About a week after my trip with Crow last year, I attended a party at which I got somewhere between tipsy and drunk. “Oh no, I don’t like what this does to my mind,” I slurred in my head. Truth be told: I never liked alcohol. It was never part of my family culture. I came to it late and drank it for the sake of socializing. I always said that if I never saw another drink in my life, I’d be fine. After that party, I resolved to actually test that out. It’s now been about 16 months since I’ve had a drink of alcohol. I haven’t missed it at all.

Sure enough, I saw a giant mushroom in the sky of my mind

No drug has taken more from me than alcohol—some really terrible choices I made when younger aside, nothing tragic resulted, but the hours upon days I spent in bed recovering from hangovers convinced me every time that drinking wasn’t worth it. And then I’d forget that lesson and have to learn it all over again. And again and again. I never respected alcohol; with mushrooms, I am nearly reverent.

They’re amazing! Mycelium is said to operate much like a brain, with an array of pathways and electrical pulses. It facilitates communication among plants, resulting in what’s referred to as the “wood wide web.” Could the network of it that’s just below the surface of our planet be the brain of Earth? Could our higher power exist beneath our feet? There’s still so much we don’t know (we’ve identified some six percent of the estimated 2.2 to 3.8 million species of fungi on earth), but already there’s more actually there regarding something that is way bigger and beyond human existence than virtually any religion has demonstrated.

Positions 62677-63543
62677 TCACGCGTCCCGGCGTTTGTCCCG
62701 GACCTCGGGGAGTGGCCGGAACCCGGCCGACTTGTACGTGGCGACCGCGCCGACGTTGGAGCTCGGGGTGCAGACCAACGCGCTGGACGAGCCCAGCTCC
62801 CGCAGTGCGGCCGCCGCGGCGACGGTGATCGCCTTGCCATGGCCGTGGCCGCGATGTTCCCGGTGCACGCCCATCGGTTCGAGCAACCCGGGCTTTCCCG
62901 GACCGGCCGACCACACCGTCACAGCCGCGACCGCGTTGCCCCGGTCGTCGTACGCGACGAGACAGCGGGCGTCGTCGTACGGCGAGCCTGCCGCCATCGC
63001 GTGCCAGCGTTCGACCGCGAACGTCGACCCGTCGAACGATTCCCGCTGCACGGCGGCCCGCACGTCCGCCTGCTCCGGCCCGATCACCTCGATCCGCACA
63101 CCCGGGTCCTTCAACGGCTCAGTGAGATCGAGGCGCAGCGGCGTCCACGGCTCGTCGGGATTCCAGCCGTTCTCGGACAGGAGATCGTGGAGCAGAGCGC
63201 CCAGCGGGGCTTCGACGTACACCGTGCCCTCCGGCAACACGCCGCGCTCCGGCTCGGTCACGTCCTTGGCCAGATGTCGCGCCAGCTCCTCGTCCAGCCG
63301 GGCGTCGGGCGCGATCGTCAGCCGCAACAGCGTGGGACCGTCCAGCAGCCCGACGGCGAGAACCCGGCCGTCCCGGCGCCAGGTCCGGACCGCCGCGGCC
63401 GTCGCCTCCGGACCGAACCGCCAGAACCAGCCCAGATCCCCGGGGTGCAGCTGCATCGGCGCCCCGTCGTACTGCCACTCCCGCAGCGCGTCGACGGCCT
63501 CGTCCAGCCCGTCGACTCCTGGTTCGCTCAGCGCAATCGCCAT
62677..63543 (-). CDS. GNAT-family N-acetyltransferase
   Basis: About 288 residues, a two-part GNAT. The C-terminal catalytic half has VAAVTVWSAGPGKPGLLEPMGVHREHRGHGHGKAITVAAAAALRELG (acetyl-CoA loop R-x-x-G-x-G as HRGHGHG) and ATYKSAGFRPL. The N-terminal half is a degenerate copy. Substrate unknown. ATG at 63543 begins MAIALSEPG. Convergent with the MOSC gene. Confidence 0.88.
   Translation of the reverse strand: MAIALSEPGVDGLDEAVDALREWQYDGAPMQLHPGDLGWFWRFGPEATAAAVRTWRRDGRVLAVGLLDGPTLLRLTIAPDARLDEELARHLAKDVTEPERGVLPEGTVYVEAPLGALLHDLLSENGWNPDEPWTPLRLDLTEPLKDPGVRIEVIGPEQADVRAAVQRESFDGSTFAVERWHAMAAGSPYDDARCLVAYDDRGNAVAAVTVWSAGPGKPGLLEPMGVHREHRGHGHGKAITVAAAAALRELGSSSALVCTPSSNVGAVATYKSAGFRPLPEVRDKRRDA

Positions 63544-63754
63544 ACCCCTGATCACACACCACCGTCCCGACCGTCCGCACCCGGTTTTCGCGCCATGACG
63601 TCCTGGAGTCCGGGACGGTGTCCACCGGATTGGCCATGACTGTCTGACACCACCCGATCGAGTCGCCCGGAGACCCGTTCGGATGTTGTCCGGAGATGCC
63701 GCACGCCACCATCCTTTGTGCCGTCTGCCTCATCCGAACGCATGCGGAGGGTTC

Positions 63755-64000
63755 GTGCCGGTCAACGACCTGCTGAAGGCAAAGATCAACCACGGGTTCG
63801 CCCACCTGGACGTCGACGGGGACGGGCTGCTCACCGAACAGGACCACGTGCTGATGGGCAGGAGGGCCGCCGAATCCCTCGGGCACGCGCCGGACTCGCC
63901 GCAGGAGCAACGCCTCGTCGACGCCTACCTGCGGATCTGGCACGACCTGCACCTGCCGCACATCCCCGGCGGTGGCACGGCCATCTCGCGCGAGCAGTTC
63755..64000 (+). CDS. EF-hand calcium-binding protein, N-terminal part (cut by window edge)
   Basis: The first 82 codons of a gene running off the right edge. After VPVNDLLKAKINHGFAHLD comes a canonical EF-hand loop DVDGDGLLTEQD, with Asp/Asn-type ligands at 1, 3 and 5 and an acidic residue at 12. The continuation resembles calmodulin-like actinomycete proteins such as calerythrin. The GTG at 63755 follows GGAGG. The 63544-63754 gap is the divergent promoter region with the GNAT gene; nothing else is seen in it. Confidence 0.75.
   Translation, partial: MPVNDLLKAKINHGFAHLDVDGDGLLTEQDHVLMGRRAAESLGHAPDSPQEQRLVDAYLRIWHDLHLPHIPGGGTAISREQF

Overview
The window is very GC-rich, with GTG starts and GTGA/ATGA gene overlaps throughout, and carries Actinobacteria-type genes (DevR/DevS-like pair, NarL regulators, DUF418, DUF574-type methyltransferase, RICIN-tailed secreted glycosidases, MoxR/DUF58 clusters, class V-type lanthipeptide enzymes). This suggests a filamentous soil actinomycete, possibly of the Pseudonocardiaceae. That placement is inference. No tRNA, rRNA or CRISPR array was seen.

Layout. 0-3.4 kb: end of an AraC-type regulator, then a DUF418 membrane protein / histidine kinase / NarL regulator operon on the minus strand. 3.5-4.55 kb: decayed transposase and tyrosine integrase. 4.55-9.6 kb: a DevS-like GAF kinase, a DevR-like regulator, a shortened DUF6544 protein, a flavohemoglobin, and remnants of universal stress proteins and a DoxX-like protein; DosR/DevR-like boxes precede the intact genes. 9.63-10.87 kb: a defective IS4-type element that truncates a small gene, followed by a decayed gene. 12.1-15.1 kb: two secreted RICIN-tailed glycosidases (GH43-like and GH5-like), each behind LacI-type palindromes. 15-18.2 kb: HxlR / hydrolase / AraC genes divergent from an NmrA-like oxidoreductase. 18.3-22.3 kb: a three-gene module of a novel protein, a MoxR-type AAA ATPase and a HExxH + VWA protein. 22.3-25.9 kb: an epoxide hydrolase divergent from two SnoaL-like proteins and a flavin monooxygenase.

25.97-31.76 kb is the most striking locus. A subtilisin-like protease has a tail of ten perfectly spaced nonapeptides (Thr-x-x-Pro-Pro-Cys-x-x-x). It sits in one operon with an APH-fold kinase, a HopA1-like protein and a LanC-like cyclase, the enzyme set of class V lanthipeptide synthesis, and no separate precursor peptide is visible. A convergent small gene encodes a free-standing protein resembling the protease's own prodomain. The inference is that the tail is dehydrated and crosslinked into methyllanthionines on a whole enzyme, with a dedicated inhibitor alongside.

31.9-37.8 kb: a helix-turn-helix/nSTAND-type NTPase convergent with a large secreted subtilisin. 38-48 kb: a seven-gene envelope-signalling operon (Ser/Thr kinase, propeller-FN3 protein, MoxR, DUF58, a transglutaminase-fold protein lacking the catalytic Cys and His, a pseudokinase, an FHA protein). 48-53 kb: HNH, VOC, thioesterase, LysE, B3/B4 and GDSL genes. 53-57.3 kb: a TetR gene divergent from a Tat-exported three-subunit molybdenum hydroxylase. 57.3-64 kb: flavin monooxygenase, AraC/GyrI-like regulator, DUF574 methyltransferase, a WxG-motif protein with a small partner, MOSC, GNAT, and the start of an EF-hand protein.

In fact, in his 2020 book The Immortality Key, Brian C. Muraresku provides a compelling argument that the Catholic sacrament of the Eucharist has its origins in the ingestion of a psychedelic substance, a ritual inherited from the Greeks, which allowed people to “die before they died.” Maybe enlightenment has been there for the picking all along. In the 2019 documentary Fantastic Fungi, Stamets describes how the Earth rebuilt after extinction events. It was the organisms that paired with fungus who thrived, he says. “We are descendants of mycelium. Mycelium is the mother of us all,” he explains. No wonder why their psychedelic varieties make us feel connected.

It is the ego-dissolving properties of psychedelic drugs that strike me as the most useful to my life, and that of the planet. If we could all think of ourselves as part of a whole with a responsibility to care for our home, instead of individuals whose duty it is to carve the biggest piece of for ourselves, then I think the future would look far less bleak. For whatever reason, mushrooms help people understand they are part of that whole. If billionaires took mushrooms, maybe there would be far less oil to spill (though mushrooms can help with that after the fact too, in a process called mycoremediation).